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dc.contributor.authorHoffman, Casey
dc.contributor.authorMarek, Morgan A.
dc.contributor.authorBleske-Rechek, April L.
dc.descriptionColor poster with text and graphs.en
dc.description.abstractPeople around the world prioritize love, kindness, and faithfulness in a long-term mate (Buss, 2003). People also prioritize similarity, as evidenced by data showing that couples are similar to one another in physical, cognitive, and psychological characteristics (Luo & Klohnen, 2005). Finally, humans also prioritize characteristics that are familiar to them, as evidenced by data showing that people select mates whose physical characteristics resemble those of their caregivers (Bereczkei et al., 2004; Heffernan & Fraley, 2015). But how much of mating is systematic and how much is random? Some researchers have suggested that preferences for love and kindness and preferences for similarity narrow the pool of potential mates by only a little, and that mate preferences are actually mostly idiosyncratic (Lykken & Tellegen, 1993). However, we propose that individuals’ mate preferences are systematically tied to their genetic dispositions and how they are raised.en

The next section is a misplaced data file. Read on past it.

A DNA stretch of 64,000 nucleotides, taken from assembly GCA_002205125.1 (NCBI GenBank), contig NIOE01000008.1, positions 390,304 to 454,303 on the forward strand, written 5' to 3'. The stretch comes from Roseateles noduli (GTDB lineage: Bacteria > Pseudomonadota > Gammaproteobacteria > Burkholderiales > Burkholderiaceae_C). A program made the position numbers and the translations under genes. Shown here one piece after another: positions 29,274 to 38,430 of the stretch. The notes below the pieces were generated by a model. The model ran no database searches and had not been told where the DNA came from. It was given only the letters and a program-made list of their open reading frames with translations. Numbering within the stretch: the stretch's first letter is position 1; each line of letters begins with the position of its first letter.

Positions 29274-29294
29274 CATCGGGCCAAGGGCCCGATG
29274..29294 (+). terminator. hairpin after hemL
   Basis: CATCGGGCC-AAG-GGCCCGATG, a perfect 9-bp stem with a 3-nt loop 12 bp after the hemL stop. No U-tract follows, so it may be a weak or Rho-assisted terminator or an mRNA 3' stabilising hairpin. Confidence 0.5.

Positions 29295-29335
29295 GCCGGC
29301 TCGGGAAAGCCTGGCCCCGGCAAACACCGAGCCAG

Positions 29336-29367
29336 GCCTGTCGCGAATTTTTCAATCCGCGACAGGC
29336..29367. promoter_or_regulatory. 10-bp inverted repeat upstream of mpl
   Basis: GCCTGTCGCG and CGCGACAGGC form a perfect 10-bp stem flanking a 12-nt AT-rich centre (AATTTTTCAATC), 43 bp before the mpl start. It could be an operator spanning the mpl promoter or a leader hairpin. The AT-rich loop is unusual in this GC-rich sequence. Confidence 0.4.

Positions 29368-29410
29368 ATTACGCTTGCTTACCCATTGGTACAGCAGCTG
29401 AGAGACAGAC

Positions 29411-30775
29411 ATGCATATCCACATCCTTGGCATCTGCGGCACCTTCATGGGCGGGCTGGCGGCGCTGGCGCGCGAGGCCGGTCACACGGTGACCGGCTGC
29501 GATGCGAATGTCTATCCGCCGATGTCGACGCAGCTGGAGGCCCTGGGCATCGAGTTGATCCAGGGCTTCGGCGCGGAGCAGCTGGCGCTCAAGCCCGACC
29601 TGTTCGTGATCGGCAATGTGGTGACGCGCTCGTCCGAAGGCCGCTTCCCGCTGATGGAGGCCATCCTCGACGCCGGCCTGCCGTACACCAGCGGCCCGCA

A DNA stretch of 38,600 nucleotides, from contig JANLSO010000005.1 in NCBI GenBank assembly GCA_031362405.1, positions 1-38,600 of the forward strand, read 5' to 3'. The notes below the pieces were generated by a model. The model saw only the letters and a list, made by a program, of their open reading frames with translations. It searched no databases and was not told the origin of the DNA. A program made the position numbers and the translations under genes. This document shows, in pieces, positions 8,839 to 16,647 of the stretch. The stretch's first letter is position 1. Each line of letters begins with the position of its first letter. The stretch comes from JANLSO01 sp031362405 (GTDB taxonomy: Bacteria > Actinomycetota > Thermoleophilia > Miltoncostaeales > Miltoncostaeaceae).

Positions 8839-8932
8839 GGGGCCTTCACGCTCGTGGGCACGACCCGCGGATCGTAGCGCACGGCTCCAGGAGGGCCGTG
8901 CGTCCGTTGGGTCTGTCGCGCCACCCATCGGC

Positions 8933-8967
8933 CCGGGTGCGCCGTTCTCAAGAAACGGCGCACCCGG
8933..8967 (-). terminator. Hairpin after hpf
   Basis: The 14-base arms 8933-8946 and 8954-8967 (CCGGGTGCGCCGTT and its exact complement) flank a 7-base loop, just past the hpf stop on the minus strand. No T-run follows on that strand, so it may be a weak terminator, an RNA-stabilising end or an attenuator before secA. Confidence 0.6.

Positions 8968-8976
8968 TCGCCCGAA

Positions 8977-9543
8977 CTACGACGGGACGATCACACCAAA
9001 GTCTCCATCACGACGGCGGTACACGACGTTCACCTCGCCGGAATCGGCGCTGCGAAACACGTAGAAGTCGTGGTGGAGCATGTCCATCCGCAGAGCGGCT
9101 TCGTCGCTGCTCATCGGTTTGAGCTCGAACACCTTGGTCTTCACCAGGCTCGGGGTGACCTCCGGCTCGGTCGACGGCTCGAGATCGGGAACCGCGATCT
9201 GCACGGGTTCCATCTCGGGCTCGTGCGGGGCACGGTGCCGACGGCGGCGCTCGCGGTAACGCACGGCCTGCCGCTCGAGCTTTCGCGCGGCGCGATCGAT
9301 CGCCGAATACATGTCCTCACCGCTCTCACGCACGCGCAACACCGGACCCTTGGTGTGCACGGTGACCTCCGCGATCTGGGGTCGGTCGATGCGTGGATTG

dc.description.sponsorshipUniversity of Wisconsin--Eau Claire Office of Research and Sponsored Programsen
dc.relation.ispartofseriesUSGZE AS589;
dc.subjectMate selectionen
dc.subjectMate selection--Researchen
dc.titleGetting Down to the Details in a Long-Term Mate : Traits That All People Prioritize...and Other Traits That Only Some People Prioritizeen

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    Posters of collaborative student/faculty research presented at CERCA

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